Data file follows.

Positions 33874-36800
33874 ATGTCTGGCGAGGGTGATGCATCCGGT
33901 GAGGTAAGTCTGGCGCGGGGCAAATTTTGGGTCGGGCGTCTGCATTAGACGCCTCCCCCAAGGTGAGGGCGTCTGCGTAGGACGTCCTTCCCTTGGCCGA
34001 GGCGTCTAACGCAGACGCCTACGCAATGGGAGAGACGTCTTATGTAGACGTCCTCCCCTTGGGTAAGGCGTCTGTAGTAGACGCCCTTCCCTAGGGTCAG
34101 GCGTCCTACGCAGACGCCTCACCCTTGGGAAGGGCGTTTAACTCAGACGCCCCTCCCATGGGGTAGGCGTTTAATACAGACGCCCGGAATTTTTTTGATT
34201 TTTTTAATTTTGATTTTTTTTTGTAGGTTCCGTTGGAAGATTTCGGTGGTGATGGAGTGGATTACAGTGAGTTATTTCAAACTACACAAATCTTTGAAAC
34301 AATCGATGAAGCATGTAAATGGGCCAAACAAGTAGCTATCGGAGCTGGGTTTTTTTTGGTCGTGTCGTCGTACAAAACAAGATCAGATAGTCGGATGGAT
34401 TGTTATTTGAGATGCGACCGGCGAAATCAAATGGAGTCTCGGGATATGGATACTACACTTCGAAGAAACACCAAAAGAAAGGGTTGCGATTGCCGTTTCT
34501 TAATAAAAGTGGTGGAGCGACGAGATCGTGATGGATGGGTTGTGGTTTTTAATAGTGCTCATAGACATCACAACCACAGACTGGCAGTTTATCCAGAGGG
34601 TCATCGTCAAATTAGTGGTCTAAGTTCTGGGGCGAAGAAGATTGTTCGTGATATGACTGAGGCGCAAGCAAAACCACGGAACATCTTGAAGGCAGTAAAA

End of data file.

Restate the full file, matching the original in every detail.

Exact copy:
Positions 33874-36800
33874 ATGTCTGGCGAGGGTGATGCATCCGGT
33901 GAGGTAAGTCTGGCGCGGGGCAAATTTTGGGTCGGGCGTCTGCATTAGACGCCTCCCCCAAGGTGAGGGCGTCTGCGTAGGACGTCCTTCCCTTGGCCGA
34001 GGCGTCTAACGCAGACGCCTACGCAATGGGAGAGACGTCTTATGTAGACGTCCTCCCCTTGGGTAAGGCGTCTGTAGTAGACGCCCTTCCCTAGGGTCAG
34101 GCGTCCTACGCAGACGCCTCACCCTTGGGAAGGGCGTTTAACTCAGACGCCCCTCCCATGGGGTAGGCGTTTAATACAGACGCCCGGAATTTTTTTGATT
34201 TTTTTAATTTTGATTTTTTTTTGTAGGTTCCGTTGGAAGATTTCGGTGGTGATGGAGTGGATTACAGTGAGTTATTTCAAACTACACAAATCTTTGAAAC
34301 AATCGATGAAGCATGTAAATGGGCCAAACAAGTAGCTATCGGAGCTGGGTTTTTTTTGGTCGTGTCGTCGTACAAAACAAGATCAGATAGTCGGATGGAT
34401 TGTTATTTGAGATGCGACCGGCGAAATCAAATGGAGTCTCGGGATATGGATACTACACTTCGAAGAAACACCAAAAGAAAGGGTTGCGATTGCCGTTTCT
34501 TAATAAAAGTGGTGGAGCGACGAGATCGTGATGGATGGGTTGTGGTTTTTAATAGTGCTCATAGACATCACAACCACAGACTGGCAGTTTATCCAGAGGG
34601 TCATCGTCAAATTAGTGGTCTAAGTTCTGGGGCGAAGAAGATTGTTCGTGATATGACTGAGGCGCAAGCAAAACCACGGAACATCTTGAAGGCAGTAAAA